Republican Rep. Steve King, who has a lengthy history of incendiary comments related to race, favorably compared the response of his Iowan constituents, who are majority white, to recent severe flooding to the residents of New Orleans when Hurricane Katrina struck in 2005, who were majority black.
"Here's what FEMA tells me. We go to a place like New Orleans, and everybody's looking around saying, 'Who's going to help me? Who's going to help me?'" King said, adding that he made four trips to New Orleans in the wake of Hurricane Katrina.
"We go to a place like Iowa, and we go, we go see, knock on the door at, say, I'll make up a name, John's place, and say, 'John, you got water in your basement, we can write you a check, we can help you.' And John will say, 'Well, wait a minute, let me get my boots. It's Joe that needs help. Let's go down to his place and help him,'" King said.
He added that FEMA is "always gratified when they come and see Iowans take care of each other, and so that's a point of pride that spreads across the country everywhere that I know."
King's comments came as he was discussing the heavy flooding in parts of Iowa and the Midwest. Nebraska Gov. Pete Ricketts sought and received federal disaster assistance funds earlier this week.
While devastating, the floods in Iowa and Nebraska resulted in a handful of deaths, while Katrina was responsible for more than 1,500 deaths in Louisiana alone.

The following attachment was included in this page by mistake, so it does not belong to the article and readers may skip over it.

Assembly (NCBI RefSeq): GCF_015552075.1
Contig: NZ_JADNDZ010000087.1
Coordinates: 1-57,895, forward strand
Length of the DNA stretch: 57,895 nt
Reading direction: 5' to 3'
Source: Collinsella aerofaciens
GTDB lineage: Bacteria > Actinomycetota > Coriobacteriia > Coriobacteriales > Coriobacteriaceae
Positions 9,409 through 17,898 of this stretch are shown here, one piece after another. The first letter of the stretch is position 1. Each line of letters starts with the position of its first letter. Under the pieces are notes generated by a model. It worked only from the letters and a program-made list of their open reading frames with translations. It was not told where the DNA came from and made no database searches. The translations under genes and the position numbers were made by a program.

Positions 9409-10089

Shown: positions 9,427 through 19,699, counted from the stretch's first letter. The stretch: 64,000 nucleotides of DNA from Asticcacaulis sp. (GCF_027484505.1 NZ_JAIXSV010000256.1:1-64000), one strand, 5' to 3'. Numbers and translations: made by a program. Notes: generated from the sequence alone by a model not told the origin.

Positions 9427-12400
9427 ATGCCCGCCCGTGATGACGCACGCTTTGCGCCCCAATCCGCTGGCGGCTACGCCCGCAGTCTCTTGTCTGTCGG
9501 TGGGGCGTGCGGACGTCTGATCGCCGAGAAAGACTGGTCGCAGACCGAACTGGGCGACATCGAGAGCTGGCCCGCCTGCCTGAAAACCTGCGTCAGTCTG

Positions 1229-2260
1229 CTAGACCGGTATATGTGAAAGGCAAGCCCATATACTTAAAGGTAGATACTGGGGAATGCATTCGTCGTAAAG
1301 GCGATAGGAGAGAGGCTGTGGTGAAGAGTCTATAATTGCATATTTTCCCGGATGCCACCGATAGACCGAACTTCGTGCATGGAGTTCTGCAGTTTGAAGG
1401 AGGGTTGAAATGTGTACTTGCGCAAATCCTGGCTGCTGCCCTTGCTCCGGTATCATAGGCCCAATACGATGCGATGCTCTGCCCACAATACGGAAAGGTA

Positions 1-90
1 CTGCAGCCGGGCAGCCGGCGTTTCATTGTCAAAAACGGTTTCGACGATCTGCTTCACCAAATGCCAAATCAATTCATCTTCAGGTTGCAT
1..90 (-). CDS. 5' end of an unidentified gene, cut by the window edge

CNN has reached out to King's office for comment.
Louisiana legislators swiftly condemned King's remarks, including House Minority Whip Steve Scalise, a Republican who represents a part of New Orleans, who said King's comments were "absurd and offensive."
"His comments about Katrina victims are absurd and offensive, and are a complete contradiction to the strength and resilience the people of New Orleans demonstrated to the entire nation in the wake of the total devastation they experienced," Scalise said in a statement provided to CNN.
On Twitter, Louisiana Gov. John Bel Edwards, a Democrat, called King's comments "disgusting and disheartening."
"When communities are affected by disasters, we come together to help each other, not tear each other down," he said.
Rep. Cedric Richmond, a Democrat whose district includes New Orleans, said, "My heart goes out to all Iowans. Though it unsettles me that (King) would dare compare them to the countless victims of Katrina, many of whom lost their lives."
"When people show you who they are, believe them. Steve King is a white supremacist and I won't stand for it," Richmond said on Twitter.
King recently came under scrutiny for sharing a Facebook post over the weekend that boasts red states would "win" a fight against blue states — and that they have "8 trillion bullets." He later removed the post.
In January, the Iowa Republican was stripped of his committee assignments following remarks he made to the New York Times that were sympathetic to white supremacy, though King said his comments were taken out of context.
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